“The rehabilitation of the rail track from Lagos to Jebba commenced in October 2009 and was expected to end in October 2010 at a cost of N12.29bn. There was a time overrun but despite the new completion time of July 2011, as at September 2011, only 90 per cent of the rehabilitation had been completed.
“We recalled that N1.09bn was allocated to the project in the 2011 budget; N626.69m was released but only N195.47m was utilised as at the end of the third quarter of 2011. That it was listed in the 2013 budget suggests that it will not be completed in 2012. The impact of inadequate releases and poor utilisation of released funds on this project, as in others, informs poor implementation leading to time and likely cost overruns, which unduly inflates the cost of projects.”
Similarly, CSJN recalled that the Jebba- Kano track rehabilitation commenced in December 2009 and was expected to end in February 2012.
It said, “N7.6bn has been committed to the project since inception and had N2bn allocation in 2011 budget with N1.6bn released as at the end of the third quarter of 2011, achieving only 67 per cent level of completion. A time overrun is noticed in this project, which was supposed to have ended in February 2012 but still receiving budgetary allocation in 2013.”
Ndakotsu noted that rail lines had been rehabilitated while work had begun on the second phase of the development which was the provision of the standard gauge that would eventually take Nigeria to the next level where faster engines and modern coaches would be introduced
The corporation, he said, planned to move away from the narrow gauge inherited from the colonial masters to the standard gauge, which would enable it to modernise its operations and provide modern train service to Nigerians yearning for a change. He stated that there was the need to look beyond the government for the huge funding the railway required to enable it get to its destination.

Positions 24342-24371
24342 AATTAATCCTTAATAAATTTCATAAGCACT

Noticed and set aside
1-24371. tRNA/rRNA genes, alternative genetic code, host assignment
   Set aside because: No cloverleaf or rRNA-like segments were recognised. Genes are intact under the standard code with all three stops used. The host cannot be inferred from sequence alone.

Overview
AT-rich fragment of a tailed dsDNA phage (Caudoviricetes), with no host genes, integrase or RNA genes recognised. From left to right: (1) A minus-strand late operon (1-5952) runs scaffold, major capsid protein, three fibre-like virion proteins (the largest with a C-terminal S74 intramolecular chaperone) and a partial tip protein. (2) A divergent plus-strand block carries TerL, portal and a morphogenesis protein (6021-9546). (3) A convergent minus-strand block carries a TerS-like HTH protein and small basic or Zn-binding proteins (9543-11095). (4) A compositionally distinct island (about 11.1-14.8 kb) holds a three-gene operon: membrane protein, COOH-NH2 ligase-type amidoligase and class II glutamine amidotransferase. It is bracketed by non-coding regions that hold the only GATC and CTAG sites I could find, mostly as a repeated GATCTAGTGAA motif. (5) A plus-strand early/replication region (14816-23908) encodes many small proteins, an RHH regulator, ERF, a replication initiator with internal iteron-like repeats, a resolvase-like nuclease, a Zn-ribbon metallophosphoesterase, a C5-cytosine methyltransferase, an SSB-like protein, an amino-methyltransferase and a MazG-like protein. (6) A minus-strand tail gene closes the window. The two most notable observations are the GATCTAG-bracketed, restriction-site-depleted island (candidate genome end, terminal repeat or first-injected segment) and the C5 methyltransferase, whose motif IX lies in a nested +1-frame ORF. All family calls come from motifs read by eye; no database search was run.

Corroborating his views, NRC’s chief executive, Prince Sijuwade, said the need for fresh funds outside the government informed the public private partnership option his management proffered to the government as the way out of the quagmire the corporation found itself, as it struggles to satisfy Nigerians’ yearning and move to complement other modes of transportation
He said though the Federal Government would continue to invest in the provision of the basic backbones necessary for the continuous operation of the services, the private investors would be encouraged to come on board with the provision of basic services in line with global best practices.
According to him, the proposed PPP framework would introduce private funders to the National PPP framework and the overall concession plan as it concerns the corporation. He said the corporation’s transaction advisors would interact with key stakeholders and willing investors as well as build private sector’s confidence in the NRC and the PPP processes.
Sijuwade said there was a need for the foundation for effective financial intervention from the private sector for the ailing corporation.
He added that the workshop held recently had equally afforded the transaction advisors the opportunity to interact with General Electronics (GE) which has signed an MoU with the Federal Government to set up a locomotive assembly plant in the country. It would as well select potential providers to partner with the corporation for the build, maintain, operate and transfer (DBMOT) of warehousing for a suitable, safe and secured storage spaces for goods. Also, the finance, supply, and operate (FSO) of modern loading and offloading facilities of goods and the finance, supply and jointly management of railway coaches with the NRC to enhance passenger carriage capacity.
The workshop, according to him, had also addressed the outsourcing of station remodelling, redevelopment, property and facility management and development.
Other areas the corporation is addressing are the on-board cleaning of passenger trains, cleaning of major train stations, on-board catering, ticketing services and park and ride, especially for intra-city shuttle services.
Sijuwade said the corporation under his watch has refurbished about 500 wagons and 120 coaches, while it procured 20 oil tank wagons last year.
The corporation, he said, has also procured additional 20 oil tank wagons this year, procured and installed two 100 tons telescopic cranes at the Apapa port for trans-loading of containers, bought four 60 tons of overhead cranes, and three rail inspection vehicles.
Also procured by the corporation are five rail recovery vehicles, four CNR locomotives, six 68-seater modern coaches, which would be delivered in December; two set of Diesel Multiple Units (DMU) engine and three wheels lathe machine, which has been fully installed.
He described the PPP as a step in the right direction, which would revitalise the rail transport system in the country.
“While we are working to address the other areas of challenges, we believe this PPP initiative will help in increasing our capacity, efficiency and the delivery of better service to Nigerians,” Sijuwade affirmed.
First published in National Mirror on July 20, 201